As would be expected, a portion of those screen throws are siphoned from instances in which other offenses may be using more legitimate quick-game passes to target the 1-5 yard area, which makes sense of why Herbert’s usage to that area is relatively low. Herbert also comes in with below average target rate in the 6-10 yard area, though. To be fair, Herbert does not come in dramatically low in those two sections, but to come in low in both is unusual for a quarterback. 

Conversely, Herbert’s 9.28% target rate in the 16-20 yard area is very high and his 16.08% target rate beyond 20 yards is about average. He appears plenty capable and willing to attack the downfield areas of the field. When coupled with his high volume of screen passes, Herbert’s target map doesn’t have much of a middle ground. 

Only 29.28% of Herbert’s passes were in the 6-15 yard range. For whatever it is worth, all three 2019 first-round QBs targeted that area at least 34% of the time, and even second-round pick Drew Lock came in at 32.35%. The same held true in 2018: none of the four first-round QB picks targeted the 6-15 yard area less than 32.28% of the time. The only three QBs to target the 6-15 yard area less than 30% of the time in last year’s class were Tyree Jackson, Gardner Minshew, and Jarrett Stidham, all of whom were Day 3 picks or went undrafted.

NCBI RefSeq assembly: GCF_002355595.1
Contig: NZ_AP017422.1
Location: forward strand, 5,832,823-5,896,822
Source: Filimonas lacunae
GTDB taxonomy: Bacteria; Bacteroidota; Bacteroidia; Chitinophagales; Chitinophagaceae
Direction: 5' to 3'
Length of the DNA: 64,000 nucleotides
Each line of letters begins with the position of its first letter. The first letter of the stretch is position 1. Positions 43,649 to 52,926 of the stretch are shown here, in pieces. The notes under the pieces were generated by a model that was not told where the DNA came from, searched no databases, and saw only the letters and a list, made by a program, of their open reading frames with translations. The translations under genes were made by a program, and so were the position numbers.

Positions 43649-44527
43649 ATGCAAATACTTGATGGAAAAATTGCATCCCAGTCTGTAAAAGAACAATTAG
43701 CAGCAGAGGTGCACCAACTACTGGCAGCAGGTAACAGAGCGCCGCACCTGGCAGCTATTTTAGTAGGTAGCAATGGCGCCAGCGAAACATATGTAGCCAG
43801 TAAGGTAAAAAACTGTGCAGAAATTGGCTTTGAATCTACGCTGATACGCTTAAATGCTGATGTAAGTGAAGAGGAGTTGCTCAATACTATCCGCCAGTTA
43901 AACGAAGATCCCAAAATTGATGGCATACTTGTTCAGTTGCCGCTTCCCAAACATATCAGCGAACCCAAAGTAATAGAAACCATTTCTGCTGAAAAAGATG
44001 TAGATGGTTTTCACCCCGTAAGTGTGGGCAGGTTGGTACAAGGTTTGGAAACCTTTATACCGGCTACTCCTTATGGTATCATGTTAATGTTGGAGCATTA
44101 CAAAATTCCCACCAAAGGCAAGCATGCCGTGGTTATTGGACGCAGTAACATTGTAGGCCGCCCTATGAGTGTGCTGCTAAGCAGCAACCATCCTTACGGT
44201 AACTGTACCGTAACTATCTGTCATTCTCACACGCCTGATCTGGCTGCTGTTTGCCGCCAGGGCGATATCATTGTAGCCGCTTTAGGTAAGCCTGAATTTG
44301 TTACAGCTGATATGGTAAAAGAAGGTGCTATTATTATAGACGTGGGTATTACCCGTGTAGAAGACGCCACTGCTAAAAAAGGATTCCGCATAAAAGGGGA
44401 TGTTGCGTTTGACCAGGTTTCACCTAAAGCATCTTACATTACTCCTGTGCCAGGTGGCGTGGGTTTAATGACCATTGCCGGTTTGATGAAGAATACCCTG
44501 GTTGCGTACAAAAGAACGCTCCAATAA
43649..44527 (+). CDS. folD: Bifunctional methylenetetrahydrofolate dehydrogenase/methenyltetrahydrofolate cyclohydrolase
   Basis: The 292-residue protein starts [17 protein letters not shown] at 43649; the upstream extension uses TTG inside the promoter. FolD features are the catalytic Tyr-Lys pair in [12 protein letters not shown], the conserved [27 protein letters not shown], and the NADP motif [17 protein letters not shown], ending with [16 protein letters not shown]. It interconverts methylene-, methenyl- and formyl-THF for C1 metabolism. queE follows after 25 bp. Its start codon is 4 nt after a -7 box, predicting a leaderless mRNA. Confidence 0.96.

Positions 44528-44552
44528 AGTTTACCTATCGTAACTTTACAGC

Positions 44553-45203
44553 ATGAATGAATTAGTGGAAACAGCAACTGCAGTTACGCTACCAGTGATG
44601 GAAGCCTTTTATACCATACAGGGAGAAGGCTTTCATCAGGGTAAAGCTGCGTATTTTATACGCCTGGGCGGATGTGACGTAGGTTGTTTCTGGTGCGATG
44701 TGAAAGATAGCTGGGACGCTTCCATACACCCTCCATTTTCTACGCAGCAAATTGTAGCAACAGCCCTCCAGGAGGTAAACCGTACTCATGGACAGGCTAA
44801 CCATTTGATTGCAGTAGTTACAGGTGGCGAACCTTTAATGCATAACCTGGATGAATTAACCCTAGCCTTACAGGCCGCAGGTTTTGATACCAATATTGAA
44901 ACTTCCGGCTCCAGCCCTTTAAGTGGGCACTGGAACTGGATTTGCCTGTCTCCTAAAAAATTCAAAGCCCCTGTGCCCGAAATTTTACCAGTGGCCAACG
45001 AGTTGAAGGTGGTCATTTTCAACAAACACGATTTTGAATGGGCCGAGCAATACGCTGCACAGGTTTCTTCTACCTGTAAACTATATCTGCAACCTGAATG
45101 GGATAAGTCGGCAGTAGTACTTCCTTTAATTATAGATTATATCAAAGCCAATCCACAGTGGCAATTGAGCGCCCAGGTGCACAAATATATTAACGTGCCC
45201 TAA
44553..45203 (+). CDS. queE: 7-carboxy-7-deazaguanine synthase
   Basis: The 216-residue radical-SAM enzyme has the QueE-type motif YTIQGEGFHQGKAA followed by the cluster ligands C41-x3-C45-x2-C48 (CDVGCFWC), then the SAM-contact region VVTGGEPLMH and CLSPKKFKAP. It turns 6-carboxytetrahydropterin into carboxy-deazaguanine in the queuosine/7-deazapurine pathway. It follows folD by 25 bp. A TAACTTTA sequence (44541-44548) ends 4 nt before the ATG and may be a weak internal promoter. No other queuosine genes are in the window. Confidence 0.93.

Considering the intermediate area of the field is the most valuable section of the field, it would have been nice to see Herbert let loose there a bit more often. He’s proven he is plenty effective when doing so, particularly on play-action concepts, but the expected volume just isn’t there. It’s as if there is a disconnect between his play style and what his physical tools suggest he should be getting away with. 

 

ACCURACY AND ENVIRONMENT

Adjusted Accuracy: 73.08%

Outside the Pocket Percentage: 12.99%

Adjusted Accuracy Outside the Pocket: 66.51%

Under Pressure Percentage: 17.94%

Adjusted Accuracy Under Pressure: 61.26%

Most Common Personnel Package: 10 and 11 personnel (42.27% each)

Shotgun Percentage: 100%

Empty Formations Frequency: 3.51%

Play-Action Percentage: 36.70%

Play-Action Adjusted Accuracy: 78.82%

Designed Rollout Frequency: 8.04%

Let’s start with the basic adjusted accuracy score. At 73.08%, Herbert is in the upper echelon of prospects in my database with respect to accuracy. However, if you ask many analysts, myself included, a gripe with him may be that consistent ball placement isn’t always present in Herbert’s game. To a different degree, the same sentiment and accuracy success was true of Lamar Jackson.